SpaceX: Here’s Why Starlink Poses No Orbital Hazard
The company posted a lengthy statement on its website after NASA and rival satellite internet companies question the size of the 30,000-satellite, second-gen Starlink network.
By Michael Kan
SpaceX is pushing back on worries the company’s Starlink network will one day crowd Earth’s orbit with too many satellites.
SpaceX on Tuesday published a 2,100-word statement on its website that lays out why it believes Starlink will never litter Earth’s orbit with space junk or cause orbital collisions with other satellites. The company also says it’s been sharing all orbital data from the existing Starlink network with governments and other satellite providers.
“SpaceX is striving to be the world’s most open and transparent satellite operator,” the company added, “and we encourage other operators to join us in sharing orbital data and keeping the public and governments updated with detailed information about operations and practices.”
The post comes as SpaceX is seeking FCC clearance to operate a second-generation Starlink network, which will span nearly 30,000 satellites, making it far and above the largest satellite constellation ever.
The second-generation network promises to help SpaceX offer high-speed satellite internet to millions of users, especially in rural and remote regions. However, last month NASA told the FCC it has some concerns about the proposed Starlink network colliding with other satellites, pointing to its vast size.
NASA’s other worry is that the second-gen Starlink network will prevent future missions to the International Space Station and make it harder for telescopes to study the Earth’s climate and detect near-Earth asteroids. That said, the space agency isn’t necessarily against the second-gen Starlink network, but it’s calling on SpaceX to supply more information about it.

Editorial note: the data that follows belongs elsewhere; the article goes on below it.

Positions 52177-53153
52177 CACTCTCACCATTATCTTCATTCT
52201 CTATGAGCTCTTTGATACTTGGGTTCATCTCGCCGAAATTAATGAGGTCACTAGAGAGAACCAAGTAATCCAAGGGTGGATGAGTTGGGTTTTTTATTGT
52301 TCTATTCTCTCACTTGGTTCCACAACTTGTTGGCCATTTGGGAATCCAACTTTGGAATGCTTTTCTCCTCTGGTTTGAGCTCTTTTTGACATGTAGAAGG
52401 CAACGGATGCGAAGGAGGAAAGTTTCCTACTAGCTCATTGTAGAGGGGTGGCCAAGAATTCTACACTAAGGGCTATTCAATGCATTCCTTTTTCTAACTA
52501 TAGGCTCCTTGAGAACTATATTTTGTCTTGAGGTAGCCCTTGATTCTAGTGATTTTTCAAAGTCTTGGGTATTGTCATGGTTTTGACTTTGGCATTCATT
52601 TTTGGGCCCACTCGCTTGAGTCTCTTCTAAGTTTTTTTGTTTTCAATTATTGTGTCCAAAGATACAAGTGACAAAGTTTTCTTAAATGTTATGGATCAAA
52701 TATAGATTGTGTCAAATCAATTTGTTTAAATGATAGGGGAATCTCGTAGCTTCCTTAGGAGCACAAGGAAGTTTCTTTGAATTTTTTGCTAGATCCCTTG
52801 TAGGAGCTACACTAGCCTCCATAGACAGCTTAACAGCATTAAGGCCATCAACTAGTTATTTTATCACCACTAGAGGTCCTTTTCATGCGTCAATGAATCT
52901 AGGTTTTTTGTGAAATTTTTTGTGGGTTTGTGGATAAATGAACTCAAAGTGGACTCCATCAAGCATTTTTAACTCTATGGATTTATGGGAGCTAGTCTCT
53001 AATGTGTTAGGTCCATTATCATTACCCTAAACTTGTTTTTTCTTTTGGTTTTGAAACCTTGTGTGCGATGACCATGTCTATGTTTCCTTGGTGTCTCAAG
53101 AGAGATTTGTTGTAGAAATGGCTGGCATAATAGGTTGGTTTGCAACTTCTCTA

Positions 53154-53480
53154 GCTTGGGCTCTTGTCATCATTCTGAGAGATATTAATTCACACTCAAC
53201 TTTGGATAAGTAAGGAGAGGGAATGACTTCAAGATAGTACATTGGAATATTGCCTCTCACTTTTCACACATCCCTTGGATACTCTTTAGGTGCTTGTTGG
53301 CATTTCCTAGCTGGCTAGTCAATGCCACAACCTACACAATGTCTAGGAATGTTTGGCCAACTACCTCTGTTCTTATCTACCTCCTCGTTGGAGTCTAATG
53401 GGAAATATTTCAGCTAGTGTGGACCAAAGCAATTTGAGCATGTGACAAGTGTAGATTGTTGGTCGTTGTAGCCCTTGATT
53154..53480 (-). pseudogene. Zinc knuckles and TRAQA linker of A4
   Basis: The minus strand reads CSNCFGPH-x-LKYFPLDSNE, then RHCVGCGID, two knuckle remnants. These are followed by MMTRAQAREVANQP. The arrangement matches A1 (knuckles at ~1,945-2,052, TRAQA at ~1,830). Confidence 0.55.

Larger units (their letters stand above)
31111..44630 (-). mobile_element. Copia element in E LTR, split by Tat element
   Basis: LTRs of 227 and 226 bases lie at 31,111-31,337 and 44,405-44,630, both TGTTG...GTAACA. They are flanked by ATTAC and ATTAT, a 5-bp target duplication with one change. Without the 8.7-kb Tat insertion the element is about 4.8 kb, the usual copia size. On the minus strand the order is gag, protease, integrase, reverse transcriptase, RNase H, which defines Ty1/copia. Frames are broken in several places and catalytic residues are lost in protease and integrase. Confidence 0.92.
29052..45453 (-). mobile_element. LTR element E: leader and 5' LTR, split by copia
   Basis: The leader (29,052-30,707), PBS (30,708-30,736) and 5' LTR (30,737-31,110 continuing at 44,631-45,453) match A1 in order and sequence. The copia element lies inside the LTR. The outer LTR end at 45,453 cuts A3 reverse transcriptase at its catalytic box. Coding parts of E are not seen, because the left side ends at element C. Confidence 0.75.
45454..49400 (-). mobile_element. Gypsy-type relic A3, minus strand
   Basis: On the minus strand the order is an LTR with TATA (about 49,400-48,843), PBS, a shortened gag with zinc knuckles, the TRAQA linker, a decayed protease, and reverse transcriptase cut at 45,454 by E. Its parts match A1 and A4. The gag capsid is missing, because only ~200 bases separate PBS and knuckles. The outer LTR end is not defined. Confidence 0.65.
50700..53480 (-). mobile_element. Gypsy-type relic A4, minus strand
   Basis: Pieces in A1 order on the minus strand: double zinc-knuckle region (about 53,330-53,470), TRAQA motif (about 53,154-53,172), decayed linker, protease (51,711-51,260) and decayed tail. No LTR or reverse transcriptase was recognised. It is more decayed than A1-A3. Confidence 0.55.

Meanwhile, other satellite internet providers have told the FCC that the second-gen Starlink network’s massive size could one day prevent them from entering the market. Other critics are even demanding that US regulator dismiss the plan for the 30,000 constellation over concerns it’ll cause too much radio interference with other satellites in orbit and generate light pollution.
In response, SpaceX on Tuesday said it’s the leader in satellite safety and listed the various reasons why.
- Each Starlink satellite is built with an anti-collision avoidance system, capable of maneuvering the satellite. “If there is a greater than 1/100,000 probability of collision (10x lower than the industry standard of 1/10,000) for a conjunction, satellites will plan avoidance maneuvers,” the company said.
- SpaceX satellite operators are on call 24/7 to coordinate and respond to requests from other satellite companies.
- The satellites have also been tested for high reliability, enabling SpaceX to launch over 2,000 satellites for the existing first-gen Starlink network with a failure rate at “only 1% after orbit raising.” Another 200 Starlink satellites have been safely deorbited.
- All Starlink satellites operate in a “self-cleaning” low-Earth orbit below 600 kilometers, meaning the satellites will naturally de-orbit in five to six years and burn up in the atmosphere, generating no debris at all.
In addition, the company said it’s already been openly sharing information about Starlink orbits with the FCC, US Space Force, and Space-Track.org, a public website.
The company also noted that a NASA program has already reviewed the anti-collision avoidance system for the Starlink satellites and “rated it trustworthy to rely on it to avoid collisions with NASA science spacecraft.”
“SpaceX satellites’ flight paths are designed to avoid inhabited space stations like the International Space Station (ISS) and the Chinese Space Station Tiangong by a wide margin,” SpaceX went on to say. “We work directly with NASA and receive ISS maneuver plans to stay clear of their current and planned trajectory including burns. China does not publish planned maneuvers, but we still make every effort to avoid their station with ISS-equivalent clearance based on publicly available ephemerides.”
The company added it currently has the manufacturing capability to build up to 45 satellites per week. “Ultimately, space sustainability is a technical challenge that can be effectively managed with the appropriate assessment of risk, the exchange of information, and the proper implementation of technology and operational controls,” SpaceX said.
Originally published at https://www.pcmag.com.